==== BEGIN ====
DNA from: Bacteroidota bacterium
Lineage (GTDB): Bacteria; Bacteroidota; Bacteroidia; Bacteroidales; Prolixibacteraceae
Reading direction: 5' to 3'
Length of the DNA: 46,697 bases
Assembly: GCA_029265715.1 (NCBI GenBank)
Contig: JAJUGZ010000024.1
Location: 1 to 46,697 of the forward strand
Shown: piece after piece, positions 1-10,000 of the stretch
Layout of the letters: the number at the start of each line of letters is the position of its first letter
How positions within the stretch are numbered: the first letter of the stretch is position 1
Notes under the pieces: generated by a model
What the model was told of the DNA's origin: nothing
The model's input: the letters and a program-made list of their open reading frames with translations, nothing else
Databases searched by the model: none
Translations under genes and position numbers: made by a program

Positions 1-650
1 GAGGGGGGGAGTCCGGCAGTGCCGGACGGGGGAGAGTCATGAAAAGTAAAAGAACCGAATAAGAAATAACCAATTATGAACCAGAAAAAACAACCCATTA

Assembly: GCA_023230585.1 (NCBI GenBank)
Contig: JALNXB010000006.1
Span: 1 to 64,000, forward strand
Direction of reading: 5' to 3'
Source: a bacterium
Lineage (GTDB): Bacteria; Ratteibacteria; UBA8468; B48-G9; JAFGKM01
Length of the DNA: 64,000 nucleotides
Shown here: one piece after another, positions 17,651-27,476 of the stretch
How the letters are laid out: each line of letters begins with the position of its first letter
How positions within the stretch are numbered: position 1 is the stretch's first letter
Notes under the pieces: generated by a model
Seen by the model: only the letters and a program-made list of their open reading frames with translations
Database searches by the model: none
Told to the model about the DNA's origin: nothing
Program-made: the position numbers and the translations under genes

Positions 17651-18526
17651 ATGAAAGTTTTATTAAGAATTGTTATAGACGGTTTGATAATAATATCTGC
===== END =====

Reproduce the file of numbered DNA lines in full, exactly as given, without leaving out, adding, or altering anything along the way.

DNA from: Bacteroidota bacterium
Lineage (GTDB): Bacteria; Bacteroidota; Bacteroidia; Bacteroidales; Prolixibacteraceae
Reading direction: 5' to 3'
Length of the DNA: 46,697 bases
Assembly: GCA_029265715.1 (NCBI GenBank)
Contig: JAJUGZ010000024.1
Location: 1 to 46,697 of the forward strand
Shown: piece after piece, positions 1-10,000 of the stretch
Layout of the letters: the number at the start of each line of letters is the position of its first letter
How positions within the stretch are numbered: the first letter of the stretch is position 1
Notes under the pieces: generated by a model
What the model was told of the DNA's origin: nothing
The model's input: the letters and a program-made list of their open reading frames with translations, nothing else
Databases searched by the model: none
Translations under genes and position numbers: made by a program

Positions 1-650
1 GAGGGGGGGAGTCCGGCAGTGCCGGACGGGGGAGAGTCATGAAAAGTAAAAGAACCGAATAAGAAATAACCAATTATGAACCAGAAAAAACAACCCATTA

Assembly: GCA_023230585.1 (NCBI GenBank)
Contig: JALNXB010000006.1
Span: 1 to 64,000, forward strand
Direction of reading: 5' to 3'
Source: a bacterium
Lineage (GTDB): Bacteria; Ratteibacteria; UBA8468; B48-G9; JAFGKM01
Length of the DNA: 64,000 nucleotides
Shown here: one piece after another, positions 17,651-27,476 of the stretch
How the letters are laid out: each line of letters begins with the position of its first letter
How positions within the stretch are numbered: position 1 is the stretch's first letter
Notes under the pieces: generated by a model
Seen by the model: only the letters and a program-made list of their open reading frames with translations
Database searches by the model: none
Told to the model about the DNA's origin: nothing
Program-made: the position numbers and the translations under genes

Positions 17651-18526
17651 ATGAAAGTTTTATTAAGAATTGTTATAGACGGTTTGATAATAATATCTGC